True Grit is probably the most straight-forward film that has ever come from the irony-laced imaginations of Joel and Ethan Coen. Perhaps that’s appropriate since the movie is essentially an homage to that most All-American of all movie genres, the western.
Taking place in 1878, True Grit tells the story of Mattie Ross, a 14 year-old girl (Hailee Stienfeld) whose father is killed by a drifter named Tom Chaney (Josh Brolin). Tom flees into Oklahoma so Mattie goes to Ft. Smith, Arkansas and hires alcoholic, one-eyed U.S. Marshal Rooster Cogburn (Jeff Bridges) to track Chaney down. Cogburn agrees and teams up with a Texas ranger named LeBouef (Matt Damon) who is also looking to capture Chaney for an unrelated crime (and to pick an equally unrelated reward). The three of them form an unlikely and uneasy alliance as they search the harsh wilderness for Chaney, who has hooked up with outlaw Ned Pepper (Barry Pepper). Along the way, reality proves itself to be far less prosaic and ideal and justice turns out to be far less straight forward than Mattie had originally assumed.
As you might expect from a Coen Brothers film, there’s a lot of moral ambiguity on display. Cogburn is a former outlaw who is mainly motivated by his own greed while LeBouef is an arrogant blowhard. Meanwhile, the nominal villains often show more humanity than our “heroes.” Even Tom Chaney appears to be more overwhelmed than evil. This is a western where the “good guys” ambush their enemies and shoot them in the back. Throughout the film, the Coens contrast the beautiful cinematography of Roger Deakins and Carter Burwell’s traditional score with the brutality and violence on-screen.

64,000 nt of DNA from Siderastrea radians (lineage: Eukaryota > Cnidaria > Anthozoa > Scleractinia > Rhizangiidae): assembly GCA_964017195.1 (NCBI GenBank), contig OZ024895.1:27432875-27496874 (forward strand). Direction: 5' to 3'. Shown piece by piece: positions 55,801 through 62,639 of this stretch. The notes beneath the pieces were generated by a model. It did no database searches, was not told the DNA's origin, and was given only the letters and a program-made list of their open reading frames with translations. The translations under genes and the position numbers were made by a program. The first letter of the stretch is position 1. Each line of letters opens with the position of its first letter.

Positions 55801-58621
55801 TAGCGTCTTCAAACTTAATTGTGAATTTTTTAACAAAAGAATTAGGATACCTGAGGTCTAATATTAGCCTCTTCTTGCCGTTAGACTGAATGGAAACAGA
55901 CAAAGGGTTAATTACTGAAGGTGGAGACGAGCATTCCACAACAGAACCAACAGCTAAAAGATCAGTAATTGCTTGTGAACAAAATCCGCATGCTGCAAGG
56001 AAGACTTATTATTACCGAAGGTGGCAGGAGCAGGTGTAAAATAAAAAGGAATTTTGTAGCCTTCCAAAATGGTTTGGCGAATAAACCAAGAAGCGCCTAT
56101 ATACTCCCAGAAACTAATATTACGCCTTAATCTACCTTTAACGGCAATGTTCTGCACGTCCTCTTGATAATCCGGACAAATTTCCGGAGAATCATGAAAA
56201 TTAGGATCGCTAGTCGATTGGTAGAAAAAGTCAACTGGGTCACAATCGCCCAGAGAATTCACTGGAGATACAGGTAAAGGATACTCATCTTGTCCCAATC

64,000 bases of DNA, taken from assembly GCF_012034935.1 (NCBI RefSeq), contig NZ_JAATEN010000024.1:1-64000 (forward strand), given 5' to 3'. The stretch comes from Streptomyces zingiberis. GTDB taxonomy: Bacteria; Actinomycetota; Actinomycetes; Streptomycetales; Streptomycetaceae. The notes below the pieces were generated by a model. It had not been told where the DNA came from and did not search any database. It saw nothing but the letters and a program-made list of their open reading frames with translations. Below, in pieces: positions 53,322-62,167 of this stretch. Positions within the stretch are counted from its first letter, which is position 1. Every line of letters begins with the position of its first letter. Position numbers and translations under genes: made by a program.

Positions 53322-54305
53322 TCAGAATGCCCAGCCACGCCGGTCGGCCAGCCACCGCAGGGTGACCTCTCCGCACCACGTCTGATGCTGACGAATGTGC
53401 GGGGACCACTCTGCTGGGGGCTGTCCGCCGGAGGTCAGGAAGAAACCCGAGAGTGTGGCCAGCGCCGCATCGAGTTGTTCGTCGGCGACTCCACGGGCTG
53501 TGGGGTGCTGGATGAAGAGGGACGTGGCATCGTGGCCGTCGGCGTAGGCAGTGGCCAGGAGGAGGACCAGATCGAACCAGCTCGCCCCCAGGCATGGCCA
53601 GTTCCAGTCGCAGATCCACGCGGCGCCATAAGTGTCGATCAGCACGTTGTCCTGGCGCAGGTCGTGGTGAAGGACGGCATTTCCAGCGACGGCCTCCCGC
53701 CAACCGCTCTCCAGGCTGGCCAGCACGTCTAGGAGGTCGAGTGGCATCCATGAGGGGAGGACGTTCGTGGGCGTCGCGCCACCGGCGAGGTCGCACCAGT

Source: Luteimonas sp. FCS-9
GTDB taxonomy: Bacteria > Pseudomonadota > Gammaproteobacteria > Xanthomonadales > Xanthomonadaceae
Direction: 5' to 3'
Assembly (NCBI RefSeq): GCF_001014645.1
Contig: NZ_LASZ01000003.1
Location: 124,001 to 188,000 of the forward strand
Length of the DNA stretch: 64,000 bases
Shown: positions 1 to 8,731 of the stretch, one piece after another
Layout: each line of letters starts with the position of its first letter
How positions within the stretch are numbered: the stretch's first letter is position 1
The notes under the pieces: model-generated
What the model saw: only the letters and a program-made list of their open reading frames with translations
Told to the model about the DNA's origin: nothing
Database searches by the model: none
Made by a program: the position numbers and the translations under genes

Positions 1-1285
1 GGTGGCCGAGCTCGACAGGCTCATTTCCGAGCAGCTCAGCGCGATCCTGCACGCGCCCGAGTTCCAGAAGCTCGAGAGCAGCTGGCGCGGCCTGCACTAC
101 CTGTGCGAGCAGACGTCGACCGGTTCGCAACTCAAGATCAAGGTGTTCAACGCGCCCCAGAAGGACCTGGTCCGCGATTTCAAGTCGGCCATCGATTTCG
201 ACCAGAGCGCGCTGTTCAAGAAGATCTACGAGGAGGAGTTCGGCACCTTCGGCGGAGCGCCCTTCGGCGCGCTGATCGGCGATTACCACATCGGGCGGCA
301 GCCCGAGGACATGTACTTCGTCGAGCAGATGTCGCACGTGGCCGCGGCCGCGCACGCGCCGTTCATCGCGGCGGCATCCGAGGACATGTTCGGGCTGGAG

True Grit is a remake of a 1969 film and Jeff Bridges is getting a lot of attention for taking on a role that was originally played by John Wayne. I haven’t seen the original film so I can’t say if Bridges gives a better performance than Wayne. However, to be honest, Bridges probably gives the least interesting performance in the entire film. I know that a lot of people are raving about his work here but I think those raves are more about the actor and less about the performance itself. When people look back on this movie, they won’t remember Rooster Cogburn as much as they’ll remember Jeff Bridges wearing an eyepatch and slurring his words like your alcoholic cousin on the 4th of July. Bridges gives a good enough performance but there’s nothing here that couldn’t have been done just as well (or better) by either Tommy Lee Jones or Joe Don Baker.
If anything, the movie belongs to Steinfeld who gives a wonderfully focused performance as Mattie and who serves as the perfect audience surrogate. As the two main villains, Brolin and Pepper both give excellent performances and the fact that both of them are almost likable only serves to make them all the more effective as “bad” guys.
True Grit is a good movie because the Coen Brothers aren’t capable of doing any less. Technically, it’s probably one of the best films of 2010. Still, the movie left me vaguely disappointed. For what it is — a straight genre piece — it’s a superior work of craftsmanship. However, from the Coens, I’ve come to expect a bit more.